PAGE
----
I recently stumbled upon a strange behavior in my Firefox: I visited an HTTPS-enabled website that I had visited before and saw that my Firefox connected insecurely via HTTP. I found that strange because nowadays, most websites set the HSTS header, which is supposed to force the browser to connect via HTTPS. I checked whether this website set the HSTS header – and it did. This means my Firefox was ignoring/forgetting about the HSTS header right after my visit. Continue reading “Analysis of HSTS Caches of Different Browsers”
I am glad to announce the release of the ERNW whitepaper 71 containing information about quarantine file formats of different AV software vendors. It is available here.
I took quarantine files from real-life incidents and created some in a lab environment. Afterwards I tried to identify metadata, like timestamps, path names, malware names, and the actual malicious file in the quarantine files. One goal was to use this information to support our incident analyses: Using the results, we can now easily create timelines showing information about quarantined files, extract the detected malware, and sometimes even find information about processes that created the malicious files. Continue reading “ERNW Whitepaper 71 – Analysis of Anti-Virus Software Quarantine Files”
The use of Internet of Things devices is continuously increasing: People buy devices, such as smart assistants, to make their lives more comfortable or fitness trackers to assess sports activities. According to the Pew Research Center , every fifth American wears a device to track their fitness. In Germany, the number increases likewise. The increasing number of fitness trackers in use can also be seen in criminal proceedings, as there exist more and more cases where these devices provide evidence.
Which useful evidential information fitness trackers collect and how to analyze them forensically was part of a paper that we presented at WACCO 2020 this year . The goal was to develop an open source program to support investigators analyzing data that fitness trackers provide and to give a general approach on how to analyze fitness trackers.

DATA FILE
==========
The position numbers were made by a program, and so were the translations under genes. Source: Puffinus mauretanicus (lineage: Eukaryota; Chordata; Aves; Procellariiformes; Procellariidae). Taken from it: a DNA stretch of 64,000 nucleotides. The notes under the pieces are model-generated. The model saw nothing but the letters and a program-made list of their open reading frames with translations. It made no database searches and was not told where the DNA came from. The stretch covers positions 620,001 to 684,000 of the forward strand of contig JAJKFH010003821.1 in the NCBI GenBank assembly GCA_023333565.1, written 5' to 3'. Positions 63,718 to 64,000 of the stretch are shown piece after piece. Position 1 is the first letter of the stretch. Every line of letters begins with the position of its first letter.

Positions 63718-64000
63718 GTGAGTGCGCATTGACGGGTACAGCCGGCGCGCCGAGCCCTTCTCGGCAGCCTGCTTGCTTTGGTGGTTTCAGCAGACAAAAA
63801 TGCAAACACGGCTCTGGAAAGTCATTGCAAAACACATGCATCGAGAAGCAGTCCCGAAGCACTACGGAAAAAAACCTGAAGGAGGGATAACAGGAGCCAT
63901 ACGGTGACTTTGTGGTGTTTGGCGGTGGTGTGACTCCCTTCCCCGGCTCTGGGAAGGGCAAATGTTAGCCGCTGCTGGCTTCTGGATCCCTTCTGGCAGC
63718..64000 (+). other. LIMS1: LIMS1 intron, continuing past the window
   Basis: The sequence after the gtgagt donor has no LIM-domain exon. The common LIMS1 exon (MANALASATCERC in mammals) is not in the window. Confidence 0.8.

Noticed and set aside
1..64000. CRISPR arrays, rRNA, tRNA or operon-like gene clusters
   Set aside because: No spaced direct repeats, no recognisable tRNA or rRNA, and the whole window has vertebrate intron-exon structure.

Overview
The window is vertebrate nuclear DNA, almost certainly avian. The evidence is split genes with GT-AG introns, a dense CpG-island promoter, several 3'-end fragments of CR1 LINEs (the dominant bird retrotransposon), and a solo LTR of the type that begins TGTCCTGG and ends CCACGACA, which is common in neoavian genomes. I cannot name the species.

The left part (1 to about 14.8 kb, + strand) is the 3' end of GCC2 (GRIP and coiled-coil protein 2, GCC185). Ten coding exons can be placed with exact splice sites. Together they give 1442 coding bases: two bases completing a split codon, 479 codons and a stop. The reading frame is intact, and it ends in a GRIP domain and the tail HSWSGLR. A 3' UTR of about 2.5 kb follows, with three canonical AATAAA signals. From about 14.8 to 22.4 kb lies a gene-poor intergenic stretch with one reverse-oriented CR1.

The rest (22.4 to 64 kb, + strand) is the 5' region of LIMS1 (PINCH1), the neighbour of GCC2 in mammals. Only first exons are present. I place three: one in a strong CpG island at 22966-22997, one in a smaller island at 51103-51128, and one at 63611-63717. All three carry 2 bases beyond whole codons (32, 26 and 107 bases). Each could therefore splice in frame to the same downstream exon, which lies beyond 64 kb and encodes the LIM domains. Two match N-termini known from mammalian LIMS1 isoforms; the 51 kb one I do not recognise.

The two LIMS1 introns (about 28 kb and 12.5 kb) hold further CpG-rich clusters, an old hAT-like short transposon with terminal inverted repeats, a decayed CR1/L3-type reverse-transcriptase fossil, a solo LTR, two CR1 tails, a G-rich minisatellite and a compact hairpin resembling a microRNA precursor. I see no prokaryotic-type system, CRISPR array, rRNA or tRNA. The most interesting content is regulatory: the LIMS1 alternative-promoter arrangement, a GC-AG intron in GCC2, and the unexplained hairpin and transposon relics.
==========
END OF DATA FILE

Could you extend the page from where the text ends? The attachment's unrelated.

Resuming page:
Also, with this blog post, we are releasing a Rekall plugin called pointerdetector that enumerates all exported functions from all DLLs and searches the memory for any pointer to them (essentially a search for dynamically resolved APIs). This plugin can assist in identifying dynamically resolved APIs and especially memory regions containing DLLs loaded with techniques such as reflective DLL injection. This blog post will contain some examples illustrating the usage of this plugin, as well.
At this years ARES conference, Jonas Plum (Siemens) and me (Andreas Dewald, ERNW Research GmbH) published a paper about the forensic analysis of APFS, file system internals and presented different methodologies for file recovery. We also publicly released a tool implementing our presented approaches, called afro (APFS file recovery).
Inspiriert durch die erfolgreichen Round-Table-Diskussionen der Troopers-Konferenz freuen wir uns, Ihnen heute mit dem Incident Analysis and Digital Forensics Summit 2018, eine weitere Veranstaltung in einer Reihe zu Trend-Themen im Bereich der IT-Sicherheit vorzustellen.
As mentioned in my last blogpost, I had the pleasure to participate in this years DFRWS USA and present our paper. The paper and presentation can be freely viewed and downloaded here or here. Note that there is also an extended version of the paper, which can be downloaded here.
I’m happy to announce the release of several Glibc heap analysis plugins (for Linux), resp. plugins to gather information from keepassx and zsh, which are now included in the Rekall Memory Forensic Framework. This blogpost will demonstrate these plugins and explain how they can be used. More detailed information, including real world scenarios, will be released after the talk at this years DFRWS USA.
I am looking forward to our newly introduced dedicated Forensic Computing Training at TR17!
We will start the first day with a detailed background briefing about Forensic Computing as a Forensic Science, Digital Evidence, and the Chain of Custody. The rest of the workshop we will follow the Order of Volatility starting with the analysis of persistent storage using file system internals and carving, as well as RAID reassembly with lots of hands-on case studies using open source tools. As a next step, we will smell the smoking gun in live forensics exercises. Depending on your preferences we will then dig a bit into memory forensics and network forensics. Continue reading “First dedicated Forensic Computing Training at TR17”